Change orators to bloggers and speeches to posts and it has a ring of modernity about it.
Plato later addressed what he felt was the proper way to approach rhetoric in his dialogue, Phaedrus: as part of the dialectic process, not simply oratory. There, he has Socrates associate good rhetoric with knowledge, and knowledge is also associated with virtue, which association you find also in Gorgias.
Plato claims that since sophists appeal only to what seems probable, they are not advancing their students and audiences, but simply flattering them with what they want to hear.
(Aristotle was a little kinder and took a different approach to rhetoric, but we’ll save Aristotle’s views for another post.) In Plato’s Greece, rhetoric was important because citizens learned to speak in order to participate in government:
The nature of the system demanded participation. And the nature of the system demanded that citizens speak. It rapidly became apparent that the primary political skill of the age was the ability to speak effectively for one’s interests. The Greeks developed the concept of rhetoric to describe the art and process of effective public speaking… the practice of rhetoric was the practice of political science. From the structure of Greek political practice, I think we can say that the Greeks saw politics as a multifaceted, social process for making the polis work. We may define “work” in the Greek context as promoting economic expansion, ensuring security, and promoting civic virtue and participation.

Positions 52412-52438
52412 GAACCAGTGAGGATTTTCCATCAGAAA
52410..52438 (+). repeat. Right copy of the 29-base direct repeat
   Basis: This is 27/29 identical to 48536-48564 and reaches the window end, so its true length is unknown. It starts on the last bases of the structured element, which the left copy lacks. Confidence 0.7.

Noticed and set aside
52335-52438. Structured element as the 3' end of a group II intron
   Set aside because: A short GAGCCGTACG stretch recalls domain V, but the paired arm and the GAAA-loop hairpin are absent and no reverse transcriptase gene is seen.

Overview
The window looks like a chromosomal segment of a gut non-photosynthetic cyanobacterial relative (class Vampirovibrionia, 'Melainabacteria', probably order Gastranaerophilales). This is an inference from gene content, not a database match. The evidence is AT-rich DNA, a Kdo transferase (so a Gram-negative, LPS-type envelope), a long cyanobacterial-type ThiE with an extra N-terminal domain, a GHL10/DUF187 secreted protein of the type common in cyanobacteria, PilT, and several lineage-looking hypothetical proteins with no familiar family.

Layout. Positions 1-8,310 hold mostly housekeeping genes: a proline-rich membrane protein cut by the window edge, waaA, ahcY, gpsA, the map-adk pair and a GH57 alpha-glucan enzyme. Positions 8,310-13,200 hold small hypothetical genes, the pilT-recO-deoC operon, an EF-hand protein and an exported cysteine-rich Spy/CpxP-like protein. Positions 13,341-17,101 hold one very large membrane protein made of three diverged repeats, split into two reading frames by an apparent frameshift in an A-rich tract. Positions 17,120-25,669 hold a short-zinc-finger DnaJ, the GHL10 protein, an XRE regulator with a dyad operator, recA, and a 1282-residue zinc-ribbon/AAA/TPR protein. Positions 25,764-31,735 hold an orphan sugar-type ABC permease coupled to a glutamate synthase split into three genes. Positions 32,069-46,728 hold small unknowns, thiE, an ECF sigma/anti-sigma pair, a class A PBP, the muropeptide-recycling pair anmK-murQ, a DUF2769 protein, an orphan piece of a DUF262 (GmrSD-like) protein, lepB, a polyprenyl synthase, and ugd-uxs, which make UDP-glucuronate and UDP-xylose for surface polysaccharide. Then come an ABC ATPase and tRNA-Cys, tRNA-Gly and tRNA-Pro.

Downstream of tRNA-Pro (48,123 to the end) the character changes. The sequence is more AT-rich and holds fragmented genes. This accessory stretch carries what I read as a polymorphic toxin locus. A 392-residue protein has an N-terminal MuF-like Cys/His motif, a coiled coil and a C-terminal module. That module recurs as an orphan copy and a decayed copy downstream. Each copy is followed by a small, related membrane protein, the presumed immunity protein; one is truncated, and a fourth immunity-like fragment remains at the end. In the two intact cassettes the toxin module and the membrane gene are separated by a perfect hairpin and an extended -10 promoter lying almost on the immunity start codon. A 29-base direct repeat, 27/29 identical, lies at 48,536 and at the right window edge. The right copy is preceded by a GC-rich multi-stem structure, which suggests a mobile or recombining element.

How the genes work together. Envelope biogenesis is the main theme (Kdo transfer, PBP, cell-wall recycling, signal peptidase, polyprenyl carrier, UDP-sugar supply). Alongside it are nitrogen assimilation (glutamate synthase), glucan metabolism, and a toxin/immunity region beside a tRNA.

Today, social media and the internet allow anyone to have a voice, but seldom with the same lofty goals as contributing to the greater good. In fact most online verbiage is mere chatter. Empty or false rhetoric, Socrates would have called it. But of course, there is also other content online that is valid and has facts and content Socrates would have approved of. Online we seem to be engaged in a practical application of the dichotomy Plato presents.
Seth Paskin lays out the basic argument in a piece on The Partially Examined Life:
Socrates’ position is something like this: